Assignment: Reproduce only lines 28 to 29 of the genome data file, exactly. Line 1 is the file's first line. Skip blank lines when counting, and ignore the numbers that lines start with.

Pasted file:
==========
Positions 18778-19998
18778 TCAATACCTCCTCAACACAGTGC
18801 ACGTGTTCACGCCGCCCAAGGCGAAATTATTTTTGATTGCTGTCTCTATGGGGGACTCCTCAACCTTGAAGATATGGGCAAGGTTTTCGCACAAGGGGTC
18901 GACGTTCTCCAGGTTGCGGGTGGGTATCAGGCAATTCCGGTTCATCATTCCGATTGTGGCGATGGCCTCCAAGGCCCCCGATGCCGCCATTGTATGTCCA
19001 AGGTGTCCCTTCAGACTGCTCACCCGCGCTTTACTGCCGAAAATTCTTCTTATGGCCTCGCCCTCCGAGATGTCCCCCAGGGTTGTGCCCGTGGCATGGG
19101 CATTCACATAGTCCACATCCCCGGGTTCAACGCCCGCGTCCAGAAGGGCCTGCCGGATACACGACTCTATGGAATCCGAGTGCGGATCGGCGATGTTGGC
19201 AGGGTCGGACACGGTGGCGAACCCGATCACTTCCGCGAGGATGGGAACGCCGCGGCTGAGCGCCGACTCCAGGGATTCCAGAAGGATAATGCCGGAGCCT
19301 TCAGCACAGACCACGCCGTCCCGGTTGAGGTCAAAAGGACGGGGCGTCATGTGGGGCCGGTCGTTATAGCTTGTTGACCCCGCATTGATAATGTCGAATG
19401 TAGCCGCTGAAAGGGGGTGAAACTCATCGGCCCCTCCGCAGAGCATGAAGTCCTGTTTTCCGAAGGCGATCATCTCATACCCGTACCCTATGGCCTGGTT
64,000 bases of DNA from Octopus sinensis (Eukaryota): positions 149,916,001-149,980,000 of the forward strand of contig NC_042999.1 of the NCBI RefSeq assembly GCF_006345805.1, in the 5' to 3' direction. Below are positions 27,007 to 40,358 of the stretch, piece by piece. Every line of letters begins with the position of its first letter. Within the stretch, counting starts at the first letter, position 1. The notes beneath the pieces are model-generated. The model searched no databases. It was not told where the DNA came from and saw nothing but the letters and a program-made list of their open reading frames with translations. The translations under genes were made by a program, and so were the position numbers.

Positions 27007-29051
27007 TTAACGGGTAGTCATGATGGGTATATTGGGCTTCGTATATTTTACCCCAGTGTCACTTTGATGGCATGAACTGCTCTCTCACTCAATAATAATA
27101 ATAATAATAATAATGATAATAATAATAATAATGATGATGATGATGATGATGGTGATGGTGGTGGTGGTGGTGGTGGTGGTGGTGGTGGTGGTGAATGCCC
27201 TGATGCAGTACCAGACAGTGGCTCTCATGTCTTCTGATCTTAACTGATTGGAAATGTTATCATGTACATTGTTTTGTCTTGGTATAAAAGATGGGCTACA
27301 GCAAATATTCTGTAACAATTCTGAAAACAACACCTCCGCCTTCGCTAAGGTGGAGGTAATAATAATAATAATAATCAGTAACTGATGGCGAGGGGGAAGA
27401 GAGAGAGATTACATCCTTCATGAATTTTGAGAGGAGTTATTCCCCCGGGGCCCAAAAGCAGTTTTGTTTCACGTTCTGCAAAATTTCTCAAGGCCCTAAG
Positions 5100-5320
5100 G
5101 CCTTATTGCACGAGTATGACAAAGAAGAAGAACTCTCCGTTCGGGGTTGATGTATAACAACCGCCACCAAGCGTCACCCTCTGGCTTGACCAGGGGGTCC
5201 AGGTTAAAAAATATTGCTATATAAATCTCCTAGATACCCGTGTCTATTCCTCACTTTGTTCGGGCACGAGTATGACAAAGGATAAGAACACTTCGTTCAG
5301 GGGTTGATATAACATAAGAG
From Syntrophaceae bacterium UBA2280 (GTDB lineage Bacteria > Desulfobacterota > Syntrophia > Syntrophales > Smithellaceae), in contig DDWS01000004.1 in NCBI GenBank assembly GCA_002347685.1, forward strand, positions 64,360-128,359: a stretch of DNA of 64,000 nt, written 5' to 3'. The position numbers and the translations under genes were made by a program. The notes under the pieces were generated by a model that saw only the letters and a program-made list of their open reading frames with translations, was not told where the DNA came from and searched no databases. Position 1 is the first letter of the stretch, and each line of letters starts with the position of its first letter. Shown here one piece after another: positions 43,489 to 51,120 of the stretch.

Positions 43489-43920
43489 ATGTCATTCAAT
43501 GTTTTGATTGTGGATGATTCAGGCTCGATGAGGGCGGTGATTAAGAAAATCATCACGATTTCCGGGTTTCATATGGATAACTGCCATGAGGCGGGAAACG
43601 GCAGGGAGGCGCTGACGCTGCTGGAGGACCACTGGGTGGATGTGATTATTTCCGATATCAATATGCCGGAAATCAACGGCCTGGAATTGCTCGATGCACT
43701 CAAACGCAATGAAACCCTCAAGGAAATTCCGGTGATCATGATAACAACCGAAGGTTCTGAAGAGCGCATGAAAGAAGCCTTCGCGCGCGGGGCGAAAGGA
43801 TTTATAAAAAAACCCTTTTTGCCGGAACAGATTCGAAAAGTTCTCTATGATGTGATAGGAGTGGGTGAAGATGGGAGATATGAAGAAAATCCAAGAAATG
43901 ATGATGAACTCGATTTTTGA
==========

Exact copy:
43801 TTTATAAAAAAACCCTTTTTGCCGGAACAGATTCGAAAAGTTCTCTATGATGTGATAGGAGTGGGTGAAGATGGGAGATATGAAGAAAATCCAAGAAATG
43901 ATGATGAACTCGATTTTTGA